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Hunt continues after Hanover bomb threat

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Police outside the stadium in Hanover on Tuesday night. Photo: DPA
20:13 CET+01:00
UPDATED: No explosives or attackers have yet been discovered in Hanover after intelligence led security authorities to cancel a planned friendly football game against the Netherlands on Tuesday night.
KEY POINTS
• German-Dutch game cancelled over security scare.
• Game cancelled because of ‘large number of tips' - German interior minister De Maizière.
• Danger for Germany and Europe is high, Interior Minister says.
• Police to remain on duty overnight.
• De Maziere: “We will not change our way of life”.
• Reports of ambulance packed with explosives played down.
• German team was four kilometres from stadium.
• Suspected bombs at the train station have been made safe.
 
A bomb threat caused officials to call off the football match on Tuesday meant to honour victims of the Paris attacks, which was to be attended by Chancellor Angela Merkel and about half her cabinet.

Interior Thomas Minister de Maizière said at a press conference on Tuesday night in regard to the threat that "clues about today's football match became so numerous early this evening" that the federal security authorities and himself decided to cancel the game.

"The danger for Germany and Europe is high, the situation is serious. I've been saying it for a long time, and have repeated it since the Paris attacks," he said, adding that the information had been vetted "thoroughly".

"We were looking forward very much to the game, which would have been a very special gesture from the city, from the sport, and from Germany," the interior minister continued.
 
"That makes such a decision all the more bitter and made our decision all the more difficult. But we put protecting people first."

Despite media reports that an ambulance or vehicle had been found containing explosives, Lower Saxony's interior minister Boris Pistorius could not confirm that any explosives had been found, or that any such vehicle was found near the stadium. 

He and De Maizière also said that no arrests had been made.
 
Federal police told Norddeutsche Rundfunk that a suspected bomb on an InterCity service at the main train station had been made safe, and was in fact only a dummy.
 
 
"We won't change our way of life'
 
De Maiziere said he didn't want Germans to be forced by terrorism to change their way of life, but that this time he had no choice but to cancel the game.
 
"We want to go to the Bundesliga, theatre, Christmas markets, public festivals. But sometimes we have to find a different way to protect people in one-off cases," he added.
 
"It's clear after tonight that in principle, we will continue to hold events like this with care and sometimes a bit of courage."
 
Stadium evacuated

Police announced at 7.20pm that the match in Hanover would not go ahead due to “security reasons” and asked thousands of fans to calmly leave the stadium.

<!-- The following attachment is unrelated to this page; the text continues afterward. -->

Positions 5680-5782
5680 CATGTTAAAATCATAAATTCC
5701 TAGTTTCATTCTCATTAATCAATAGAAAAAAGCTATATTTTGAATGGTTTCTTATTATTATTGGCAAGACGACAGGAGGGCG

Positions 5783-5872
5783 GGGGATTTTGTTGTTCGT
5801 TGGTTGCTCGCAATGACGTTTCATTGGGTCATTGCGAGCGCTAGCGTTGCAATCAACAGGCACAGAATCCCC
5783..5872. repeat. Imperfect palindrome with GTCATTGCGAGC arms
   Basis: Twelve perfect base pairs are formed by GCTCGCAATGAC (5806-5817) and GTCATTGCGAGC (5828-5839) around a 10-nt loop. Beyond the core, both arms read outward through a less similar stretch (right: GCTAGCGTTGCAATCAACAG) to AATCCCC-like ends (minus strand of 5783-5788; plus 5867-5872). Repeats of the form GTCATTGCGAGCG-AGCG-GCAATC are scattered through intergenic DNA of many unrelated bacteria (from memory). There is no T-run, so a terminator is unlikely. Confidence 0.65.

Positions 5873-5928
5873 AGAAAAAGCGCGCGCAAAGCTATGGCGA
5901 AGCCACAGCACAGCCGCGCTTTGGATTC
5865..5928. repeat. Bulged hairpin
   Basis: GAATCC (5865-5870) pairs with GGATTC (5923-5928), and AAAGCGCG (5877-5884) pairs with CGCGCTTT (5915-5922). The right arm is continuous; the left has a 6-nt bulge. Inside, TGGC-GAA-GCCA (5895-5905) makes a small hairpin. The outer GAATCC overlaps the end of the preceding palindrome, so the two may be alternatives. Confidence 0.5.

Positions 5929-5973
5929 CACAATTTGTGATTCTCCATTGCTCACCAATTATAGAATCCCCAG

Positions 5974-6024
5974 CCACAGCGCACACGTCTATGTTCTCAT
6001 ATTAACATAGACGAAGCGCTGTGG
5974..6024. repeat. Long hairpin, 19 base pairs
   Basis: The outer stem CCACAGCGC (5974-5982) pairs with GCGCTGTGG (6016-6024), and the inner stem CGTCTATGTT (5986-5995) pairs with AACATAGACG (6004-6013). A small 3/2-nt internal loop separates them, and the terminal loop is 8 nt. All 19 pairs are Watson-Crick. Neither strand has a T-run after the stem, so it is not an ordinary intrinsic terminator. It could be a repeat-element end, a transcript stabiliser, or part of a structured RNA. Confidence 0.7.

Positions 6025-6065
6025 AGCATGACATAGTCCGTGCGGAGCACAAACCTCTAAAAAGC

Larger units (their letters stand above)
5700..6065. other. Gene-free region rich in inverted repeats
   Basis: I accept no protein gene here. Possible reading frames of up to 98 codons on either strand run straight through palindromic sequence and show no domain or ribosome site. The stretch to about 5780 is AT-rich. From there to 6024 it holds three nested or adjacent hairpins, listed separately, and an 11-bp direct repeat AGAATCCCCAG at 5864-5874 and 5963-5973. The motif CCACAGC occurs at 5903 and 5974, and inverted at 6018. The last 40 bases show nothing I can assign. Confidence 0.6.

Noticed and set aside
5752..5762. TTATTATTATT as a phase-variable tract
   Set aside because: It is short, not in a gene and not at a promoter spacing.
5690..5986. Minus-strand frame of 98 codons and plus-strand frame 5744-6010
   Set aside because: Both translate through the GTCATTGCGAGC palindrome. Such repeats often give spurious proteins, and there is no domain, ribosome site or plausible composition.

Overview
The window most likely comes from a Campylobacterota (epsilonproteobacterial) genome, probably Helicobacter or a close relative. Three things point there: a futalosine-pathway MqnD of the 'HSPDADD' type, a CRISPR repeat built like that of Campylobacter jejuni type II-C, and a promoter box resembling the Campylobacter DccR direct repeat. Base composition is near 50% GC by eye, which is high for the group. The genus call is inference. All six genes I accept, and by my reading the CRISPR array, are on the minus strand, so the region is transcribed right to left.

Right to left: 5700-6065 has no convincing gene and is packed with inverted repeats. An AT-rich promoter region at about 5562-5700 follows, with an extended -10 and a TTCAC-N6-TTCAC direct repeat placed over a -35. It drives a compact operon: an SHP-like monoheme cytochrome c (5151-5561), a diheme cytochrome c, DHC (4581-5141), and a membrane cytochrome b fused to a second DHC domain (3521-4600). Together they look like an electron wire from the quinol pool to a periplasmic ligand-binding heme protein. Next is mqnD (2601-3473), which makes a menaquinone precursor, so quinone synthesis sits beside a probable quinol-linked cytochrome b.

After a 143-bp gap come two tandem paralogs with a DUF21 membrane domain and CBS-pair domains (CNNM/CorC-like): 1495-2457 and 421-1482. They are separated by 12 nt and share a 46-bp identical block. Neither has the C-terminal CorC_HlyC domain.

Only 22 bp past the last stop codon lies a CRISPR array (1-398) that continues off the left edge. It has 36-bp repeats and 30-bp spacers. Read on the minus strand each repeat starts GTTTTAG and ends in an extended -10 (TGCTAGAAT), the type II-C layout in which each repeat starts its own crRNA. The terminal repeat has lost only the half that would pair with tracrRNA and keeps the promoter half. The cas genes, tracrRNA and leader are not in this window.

Police told the crowd on megaphones: "Ladies and gentlemen, dear football fans. We're sorry, but the match has been cancelled at short notice. Please stay calm, there is no imminent danger. Just please simply go home."
 
Police also advised people to avoid public transport and were checking cars, leading to lengthy traffic jams bathed in the blue light of flashing police sirens.
 
Hanover's police chief Volker Kluwe had told Bild earlier in the evening there was a “concrete danger for the whole of Hanover - there was a serious plan to explode something”.

Kluwe had also told broadcaster NDR that the threat was reportedly to be within the stadium.

“The plan was to blow up a bomb in the stadium," Kluwe said. “We received the decisive piece of information 15 minutes after the stadium doors were opened.”

 
Merkel had not yet arrived at the stadium and was reported as safe by officials. The German national team was also reported to be safe as they were four kilometres away from the stadium when the decision was made to cancel the game and they were diverted to a safe location, according to Pistorius.

It was to be Germany's first match after a national friendly in Paris on Friday when suicide attacks outside the Stade de France left three people dead.

German national team trainers had wanted the match against the Netherlands to go ahead as a mark of respect for the victims of the terrorists attacks in Paris which left 129 people dead.

The DFB had at the weekend already come close to calling off the match, while Belgium cancelled their friendly against Spain on Tuesday.

Story continues below…

 
The German team are still coming to terms with what they experienced last Friday.
 
After the Paris blasts, the Germans spent the night in the Stade de France changing room, as it was considered too dangerous for them to cross Paris.
 
They flew home early the next morning.
 
Suspicious package
 
An hour before the cancellation, police had already cordoned off an area in front of the stadium due to the discovery of a suspicious object, but gave the all clear shortly afterwards.

"Security always comes first,” Hanover mayor Stefan Schostok told the Sports News Service (SID). “It's a fear one always has and I trust the police to have made the right decision.”

Der Spiegel also reported transit restrictions on the U-Bahn at the request of police.

With AFP

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